Calling the Vienna Youth Players’ production of Elton John’s “Aida” an “amateur” production is like calling the Concorde an airplane, the Beatles singers and Michelangelo a painter. While true, they are all understatements. VYP’s “Aida” dispelled the notion of amateur as being non-professional. The cast, the singing, dancing, acting, costuming and live music were about as professional and well-trained as anything you’ll get outside Broadway. Its six performances—four evenings and two Sunday matinees between Aug. 2 and Aug. 11—were all sold out, and, deservedly so.
The story, a love triangle in the midst of court intrigue, is set in ancient Egypt.
“This was wonderful,” said Linda Grisano of Vienna. “I love to see so much talent in young kids. I think they have a future in musical theatre. They’re so promising. The acting, the singing the dancing, they’re all wonderful.
“It’s so professional.”
The three principal leads see acting and music in their lives. Roberto Rivera, a Screen Actors Guild member, returned to his hometown Vienna theatre as the lead, Radames. An Egyptian warrior, Radames is betrothed to the daughter of Egypt’s pharaoh (played by Christine Foerster of Vienna) but falls in love with a slave girl (Sarah Chapin of Vienna), who, in reality, is a princess herself, the daughter of the Nubian king. While the plot does not have a “happy” ending, it has a satisfying one and, in the hands of popular director Babs Dyer, the musical was a well-constructed montage of song, dance and poignant dialogue. Neal Going and Josh Willis-Jones, with voices as strong and pitch-perfect as the leads, supported Rivera, Foerster and Chapin. An ensemble of singers and dancers rounded out the cast.
Chapin and Foerster, pursuing music in college, are George C. Marshall High School graduates, Rivera graduated from James Madison High School.
“This was outstanding,” said Lucille Sullivan, of Vienna, who sat in the front row. “Everyone got their money’s worth.
“It was all so professional, the acting, the music. Everything about it was outstanding.”
“Professional” was a term that came up repeatedly in comments.
Mayor M. Jane Seeman attended two performances; she always makes it to opening night, she said. Noting that she loved the music of Elton John, Seeman said, “these kids are doing a fantastic job … the singing, the dancing, the acting … it’s so professional.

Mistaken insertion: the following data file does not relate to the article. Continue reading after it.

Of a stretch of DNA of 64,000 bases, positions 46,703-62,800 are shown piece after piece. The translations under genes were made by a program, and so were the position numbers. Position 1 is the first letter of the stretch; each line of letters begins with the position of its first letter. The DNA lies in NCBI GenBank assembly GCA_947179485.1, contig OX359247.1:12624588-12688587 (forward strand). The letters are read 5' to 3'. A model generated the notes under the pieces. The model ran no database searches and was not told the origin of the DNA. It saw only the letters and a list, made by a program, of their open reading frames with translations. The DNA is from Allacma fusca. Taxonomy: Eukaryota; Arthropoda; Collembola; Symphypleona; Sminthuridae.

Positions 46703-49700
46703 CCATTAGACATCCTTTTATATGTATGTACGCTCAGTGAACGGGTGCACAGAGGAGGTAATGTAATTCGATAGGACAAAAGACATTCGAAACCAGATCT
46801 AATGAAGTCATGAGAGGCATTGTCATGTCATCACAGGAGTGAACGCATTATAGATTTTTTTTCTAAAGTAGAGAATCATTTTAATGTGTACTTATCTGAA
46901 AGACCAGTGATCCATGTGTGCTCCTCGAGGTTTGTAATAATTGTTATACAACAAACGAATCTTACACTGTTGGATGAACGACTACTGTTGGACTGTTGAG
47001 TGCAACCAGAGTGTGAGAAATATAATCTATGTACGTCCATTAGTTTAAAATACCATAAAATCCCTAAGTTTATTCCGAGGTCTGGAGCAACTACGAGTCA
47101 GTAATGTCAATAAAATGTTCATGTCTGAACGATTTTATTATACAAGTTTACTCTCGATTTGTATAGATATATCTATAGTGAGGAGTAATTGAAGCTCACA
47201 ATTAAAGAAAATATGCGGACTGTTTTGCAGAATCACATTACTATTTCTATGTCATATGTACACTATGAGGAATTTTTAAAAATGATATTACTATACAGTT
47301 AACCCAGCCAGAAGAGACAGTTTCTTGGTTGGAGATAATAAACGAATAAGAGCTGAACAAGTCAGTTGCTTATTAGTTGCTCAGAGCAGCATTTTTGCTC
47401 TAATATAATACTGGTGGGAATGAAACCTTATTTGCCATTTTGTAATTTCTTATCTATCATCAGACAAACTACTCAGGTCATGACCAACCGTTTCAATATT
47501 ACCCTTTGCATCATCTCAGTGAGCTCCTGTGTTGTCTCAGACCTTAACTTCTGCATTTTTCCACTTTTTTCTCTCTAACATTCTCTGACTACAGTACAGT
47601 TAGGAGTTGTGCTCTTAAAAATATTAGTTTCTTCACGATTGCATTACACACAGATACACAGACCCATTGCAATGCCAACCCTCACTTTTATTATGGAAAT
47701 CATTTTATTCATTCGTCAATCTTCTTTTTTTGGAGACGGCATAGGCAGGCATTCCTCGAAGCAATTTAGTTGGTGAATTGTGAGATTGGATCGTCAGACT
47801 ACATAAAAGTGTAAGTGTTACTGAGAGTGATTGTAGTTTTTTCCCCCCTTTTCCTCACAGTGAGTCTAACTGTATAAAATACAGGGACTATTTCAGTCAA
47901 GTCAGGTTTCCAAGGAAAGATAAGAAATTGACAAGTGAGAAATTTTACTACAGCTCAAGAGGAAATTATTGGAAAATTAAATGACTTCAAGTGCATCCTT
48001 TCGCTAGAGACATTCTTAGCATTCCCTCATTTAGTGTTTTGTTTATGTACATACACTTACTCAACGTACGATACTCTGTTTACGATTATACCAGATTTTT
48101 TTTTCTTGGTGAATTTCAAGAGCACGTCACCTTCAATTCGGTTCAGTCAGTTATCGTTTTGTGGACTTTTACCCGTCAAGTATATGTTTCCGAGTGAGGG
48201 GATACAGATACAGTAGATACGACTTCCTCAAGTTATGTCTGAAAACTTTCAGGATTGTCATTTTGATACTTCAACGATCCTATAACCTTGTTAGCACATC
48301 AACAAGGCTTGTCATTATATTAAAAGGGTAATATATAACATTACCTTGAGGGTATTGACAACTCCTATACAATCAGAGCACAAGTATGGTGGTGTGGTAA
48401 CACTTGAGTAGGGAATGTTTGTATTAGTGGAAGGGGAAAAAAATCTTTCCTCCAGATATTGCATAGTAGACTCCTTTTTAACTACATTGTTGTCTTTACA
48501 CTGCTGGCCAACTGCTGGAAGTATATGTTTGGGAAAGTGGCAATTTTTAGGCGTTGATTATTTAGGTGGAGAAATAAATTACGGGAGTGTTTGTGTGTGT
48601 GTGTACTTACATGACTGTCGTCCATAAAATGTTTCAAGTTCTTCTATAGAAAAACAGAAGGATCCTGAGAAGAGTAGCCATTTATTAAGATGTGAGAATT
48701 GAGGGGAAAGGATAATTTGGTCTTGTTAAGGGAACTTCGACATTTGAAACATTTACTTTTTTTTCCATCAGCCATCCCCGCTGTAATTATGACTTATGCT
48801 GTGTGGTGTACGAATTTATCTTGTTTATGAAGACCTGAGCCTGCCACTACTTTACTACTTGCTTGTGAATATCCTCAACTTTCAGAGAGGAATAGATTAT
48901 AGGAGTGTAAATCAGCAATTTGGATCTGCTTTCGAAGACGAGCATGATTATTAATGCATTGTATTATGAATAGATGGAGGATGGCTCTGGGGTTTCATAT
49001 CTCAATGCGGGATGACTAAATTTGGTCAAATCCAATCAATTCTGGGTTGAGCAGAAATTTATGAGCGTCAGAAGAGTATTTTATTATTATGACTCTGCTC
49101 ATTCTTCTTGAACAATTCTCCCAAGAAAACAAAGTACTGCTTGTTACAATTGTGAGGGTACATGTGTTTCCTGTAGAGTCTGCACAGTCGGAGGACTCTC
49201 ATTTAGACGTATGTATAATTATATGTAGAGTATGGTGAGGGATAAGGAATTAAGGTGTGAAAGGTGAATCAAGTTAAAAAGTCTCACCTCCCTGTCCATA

“We’re very fortunate to have the Vienna Youth Players in Vienna.”
John’s “Aida” is a tragic love story set against war, but the play itself offered moments of levity, particularly in the scenes highlighting the self-absorbed character of Amneris before her transformation.
“Like Father, Like Son,” is vintage Elton John, and Rivera and Willis-Jones took ownership of the raucous song.
Chapin and Rivera’s duets were poignant and haunting. When Foerster lamented, it should have been her time, her voice and facial expression exuded despair.
The tragic climax segued into “today.” In a museum, the statue of Amneris stood. Behind her, at the tomb of the star-crossed lovers, strangers come face to face.
If the significance of that moment goes unrecognized, it means you missed one of Vienna theatre’s most sophisticated and ambitious productions.
Sarah Chapin as Aida; Christine Foerster as Amneris; Roberto Rivera as Radames; Neal Going as Mereb; Josh Willis-Jones as Zoser; Stuart Orloff as the pharaoh; Morgan Miller as Nehebka; Sallieu Fullah as Amonasro; Matthew Cibak and Joey Moreno as palace guards; Ihsaan Dingleton as a palace guard and museum security guard; Samantha Ross as a lead dancer; Brian Ammer, Chris Chapin, Andrew Cressman and Joey Moreno as ministers; and McKenna Wiepert as task master. The ensemble included Mia Amado, Kelly Anderson, Paul Anderson, Carson Casper, Emma Choi, Heather Colbert, Annie Cowman, Danielle Cressman, Olivia Duran Caylin Elkins, Jack Herrin, Flannery Jamison, Caiti Lively, Kelsey Loesch, Connor McIntosh, Carolyn Nee, Kailee Sibley, Camille Testa, Jamie Testa, Theo Testa, Emily Wade, Bridget Whelphley and Sophia Whelpley.
The live band, providing the musical score under the director of Kathy Splitt, was composed of college students and high school students. The band included Derek Boylan, Kirby Vitek, Joseph Schefer and Sophie Dornfel. Morgan Millr and Samantha Ross choreographed the dance routines.